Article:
The FAA Pushes UAS Integration into the National Airspace
Updated: Apr 20, 2019
For those of us who fly drones professionally, there has been a lot of talk about the regulation of small, unmanned aircraft systems in the national airspace. You might have already guessed that not everyone is in favor of it. Truth be told, my opinion that it’s a good thing is probably in the minority.
I think many people are reacting to more regulations and licensing hassles, but there is a need. I think a quick look at where we were and where things are going will make my case.
Let’s start with a quick history:
Over the past 50 years or so, remotely controlled aircraft were considered toys – expensive, complicated toys, but toys nonetheless. The time, cost and training required to enjoy these toys were key factors in keeping their numbers down. The hobbyists also had some good lobbyists working to keep regulatory agencies at bay and legislation on the back burner. The FAA and congress really didn’t see this small number of “toys” as having enough impact in the airspace to really matter. I have looked at a lot of maps and find myself laughing at how many Academy of Model Aeronautic (AMA) fields are located well within the 5-mile radius of airports.
Sadly, living in a carefree world is another bit of history we can’t bring back. We have to address the sudden advancement in technology that such systems both affordable and easy to use, which has resulted in an explosion of drones in the world. While there are nearly 7,000 manned aircraft flying in the United states at any one time, experts estimate there will be more than 7 million drones in the U.S. by 2020. Many of which can be flown at great distances from the pilot. And I don’t even want to think about the national security implications of all these unmanned aircraft flying around without regulation. All of this means the US government has to address regulation.
The first step was deciding whether or not these “toys” need to be considered aircraft. As toys they were not going to be easily regulated but if they are to be considered aircraft the FAA could be tasked with their regulation. That made answer fairly simple, and…aircraft they are.
Welcome to the regulation revolution.
The first regulation came out banning drones from commercial use. This was kind of a bummer for those of us already using them to shoot commercials. If they were to be used for business then the operator had to be given an exemption from this regulation, which meant the pilot needed certification.
Unfortunately the minimal certification the FAA had to give was a sport pilot license which might cost about $10,000 to obtain. That was a fairly steep requirement for someone who simply wanted to make a couple bucks flying their DJI Phantom for some real estate shots. The FAA added a lot of additional requirements to the exemption, making it virtually impossible to fly for a simple video shoot. We have to accept this was new territory and the FAA and Congress were doing their best to move quickly. And we all know what happens when government tries to move quickly. (insert eye-roll here)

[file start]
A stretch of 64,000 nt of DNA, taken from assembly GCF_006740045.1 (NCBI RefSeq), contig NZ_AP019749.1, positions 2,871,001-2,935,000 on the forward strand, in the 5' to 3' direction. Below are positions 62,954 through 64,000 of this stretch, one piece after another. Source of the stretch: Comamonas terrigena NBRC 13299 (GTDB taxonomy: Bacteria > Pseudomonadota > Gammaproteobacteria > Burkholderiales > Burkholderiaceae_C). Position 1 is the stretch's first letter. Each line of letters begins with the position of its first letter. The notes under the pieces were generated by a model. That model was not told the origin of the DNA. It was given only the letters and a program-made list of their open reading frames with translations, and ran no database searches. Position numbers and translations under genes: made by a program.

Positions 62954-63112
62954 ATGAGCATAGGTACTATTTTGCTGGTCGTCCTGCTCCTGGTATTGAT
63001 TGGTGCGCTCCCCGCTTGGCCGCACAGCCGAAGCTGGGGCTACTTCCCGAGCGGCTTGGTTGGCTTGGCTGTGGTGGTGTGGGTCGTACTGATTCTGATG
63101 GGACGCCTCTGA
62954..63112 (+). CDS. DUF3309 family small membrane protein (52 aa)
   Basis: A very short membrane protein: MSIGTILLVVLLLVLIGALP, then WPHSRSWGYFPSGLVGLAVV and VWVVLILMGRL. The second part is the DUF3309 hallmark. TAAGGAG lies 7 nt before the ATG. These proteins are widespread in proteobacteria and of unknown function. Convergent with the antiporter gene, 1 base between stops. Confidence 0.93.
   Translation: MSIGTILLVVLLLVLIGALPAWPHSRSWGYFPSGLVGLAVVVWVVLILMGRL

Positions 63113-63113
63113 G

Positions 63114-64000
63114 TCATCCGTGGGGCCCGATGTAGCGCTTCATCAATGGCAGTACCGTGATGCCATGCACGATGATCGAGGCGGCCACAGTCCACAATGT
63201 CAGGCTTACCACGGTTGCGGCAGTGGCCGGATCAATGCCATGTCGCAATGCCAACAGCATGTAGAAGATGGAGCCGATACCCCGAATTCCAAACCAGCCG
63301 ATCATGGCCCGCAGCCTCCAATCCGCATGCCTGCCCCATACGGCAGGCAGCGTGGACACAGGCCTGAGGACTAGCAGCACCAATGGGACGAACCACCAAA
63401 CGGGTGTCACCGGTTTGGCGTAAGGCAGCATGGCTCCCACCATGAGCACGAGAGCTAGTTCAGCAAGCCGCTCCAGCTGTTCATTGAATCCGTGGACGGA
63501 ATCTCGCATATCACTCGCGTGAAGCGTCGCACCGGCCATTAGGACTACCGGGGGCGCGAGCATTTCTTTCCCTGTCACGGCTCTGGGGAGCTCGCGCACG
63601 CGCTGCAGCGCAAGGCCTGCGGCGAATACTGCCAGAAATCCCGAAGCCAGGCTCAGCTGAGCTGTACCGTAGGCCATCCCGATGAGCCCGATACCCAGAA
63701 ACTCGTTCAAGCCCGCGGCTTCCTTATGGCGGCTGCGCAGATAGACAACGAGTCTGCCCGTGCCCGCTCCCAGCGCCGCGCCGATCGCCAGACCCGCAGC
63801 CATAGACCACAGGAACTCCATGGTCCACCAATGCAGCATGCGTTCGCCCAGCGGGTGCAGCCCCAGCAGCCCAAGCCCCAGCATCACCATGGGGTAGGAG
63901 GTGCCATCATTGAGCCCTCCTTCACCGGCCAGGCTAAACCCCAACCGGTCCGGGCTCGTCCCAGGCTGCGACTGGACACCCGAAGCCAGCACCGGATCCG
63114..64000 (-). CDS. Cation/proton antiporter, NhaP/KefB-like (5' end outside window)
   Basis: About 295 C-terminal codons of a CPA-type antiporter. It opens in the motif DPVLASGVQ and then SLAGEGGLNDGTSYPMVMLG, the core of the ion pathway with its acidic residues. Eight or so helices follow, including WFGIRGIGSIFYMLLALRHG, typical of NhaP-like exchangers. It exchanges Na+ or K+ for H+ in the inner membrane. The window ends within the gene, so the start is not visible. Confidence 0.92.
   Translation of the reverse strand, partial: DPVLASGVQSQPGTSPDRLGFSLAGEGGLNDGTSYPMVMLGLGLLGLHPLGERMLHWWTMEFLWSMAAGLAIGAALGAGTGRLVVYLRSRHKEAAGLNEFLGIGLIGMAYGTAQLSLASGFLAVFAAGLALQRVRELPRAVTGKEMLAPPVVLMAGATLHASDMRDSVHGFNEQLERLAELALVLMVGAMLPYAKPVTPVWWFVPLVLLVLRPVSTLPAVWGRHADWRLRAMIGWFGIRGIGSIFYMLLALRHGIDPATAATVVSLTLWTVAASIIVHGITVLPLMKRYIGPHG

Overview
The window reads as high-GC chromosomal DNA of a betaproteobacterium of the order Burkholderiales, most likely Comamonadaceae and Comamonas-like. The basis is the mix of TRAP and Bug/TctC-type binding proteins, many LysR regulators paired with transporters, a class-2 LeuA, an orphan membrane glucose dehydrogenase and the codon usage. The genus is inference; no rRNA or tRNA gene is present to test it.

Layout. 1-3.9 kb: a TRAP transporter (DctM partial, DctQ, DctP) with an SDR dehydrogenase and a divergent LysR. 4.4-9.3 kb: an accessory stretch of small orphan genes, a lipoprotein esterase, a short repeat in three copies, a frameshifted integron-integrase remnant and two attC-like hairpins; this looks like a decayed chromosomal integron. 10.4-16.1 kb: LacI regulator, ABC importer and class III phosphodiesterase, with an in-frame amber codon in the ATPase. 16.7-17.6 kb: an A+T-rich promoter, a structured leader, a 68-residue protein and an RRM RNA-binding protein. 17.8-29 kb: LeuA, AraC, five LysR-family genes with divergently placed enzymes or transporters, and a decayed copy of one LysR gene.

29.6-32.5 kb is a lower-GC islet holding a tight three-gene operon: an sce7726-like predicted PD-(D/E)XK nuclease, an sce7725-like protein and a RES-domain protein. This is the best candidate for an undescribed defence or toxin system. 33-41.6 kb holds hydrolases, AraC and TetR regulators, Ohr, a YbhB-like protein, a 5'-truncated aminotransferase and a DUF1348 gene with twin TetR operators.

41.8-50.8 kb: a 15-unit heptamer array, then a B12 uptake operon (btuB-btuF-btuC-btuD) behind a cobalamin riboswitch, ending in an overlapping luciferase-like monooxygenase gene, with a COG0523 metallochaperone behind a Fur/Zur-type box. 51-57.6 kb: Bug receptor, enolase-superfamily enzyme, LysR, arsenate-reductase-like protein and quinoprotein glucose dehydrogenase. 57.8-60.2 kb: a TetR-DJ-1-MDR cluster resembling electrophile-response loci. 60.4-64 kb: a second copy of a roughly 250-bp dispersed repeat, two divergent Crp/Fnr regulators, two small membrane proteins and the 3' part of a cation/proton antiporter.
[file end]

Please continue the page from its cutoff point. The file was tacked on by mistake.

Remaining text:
Fortunately after a couple of years the Part 107 certifications became available. YES! Finally, a certification for drone pilots that could be studied for and obtained relatively quickly but still rule out the everyday yahoo flying too close to airplanes. There was still no way to know when or where there someone might be flying a drone in the national airspace, but the certification was a step in the right direction.
Enter the LAANC system. This is a web-based system that allows a drone pilot to report to air traffic control when and where they will be flying inside the 5-mile radius of an airport. Finally we had a way to alert airplanes of drone activity in the area.
So here is my point. The FAA and the US Government have had to move at the comparable speed of light to safely integrate this fast-growing population into the present system. It has taken several years to accomplish and frustrated many drone operators, myself included. But when you think about how quickly we’ve gone from where we were to where we are, one has to acknowledge the magnitude of what the FAA has accomplished. Initially drone pilots were seen as a danger that needed to be squashed and limited, and now we are simply being treated as additional aircraft to be incorporated into air traffic.
If the pilots behave responsibly and obtain the correct clearance, they are allowed operate with relative freedom. Just like every other pilot. It also gives credibility to those of us who have taken on drones as a tool of our trade. We are professionals, and it’s nice that regulatory agencies recognize that and are keeping airspace safe for all of us.
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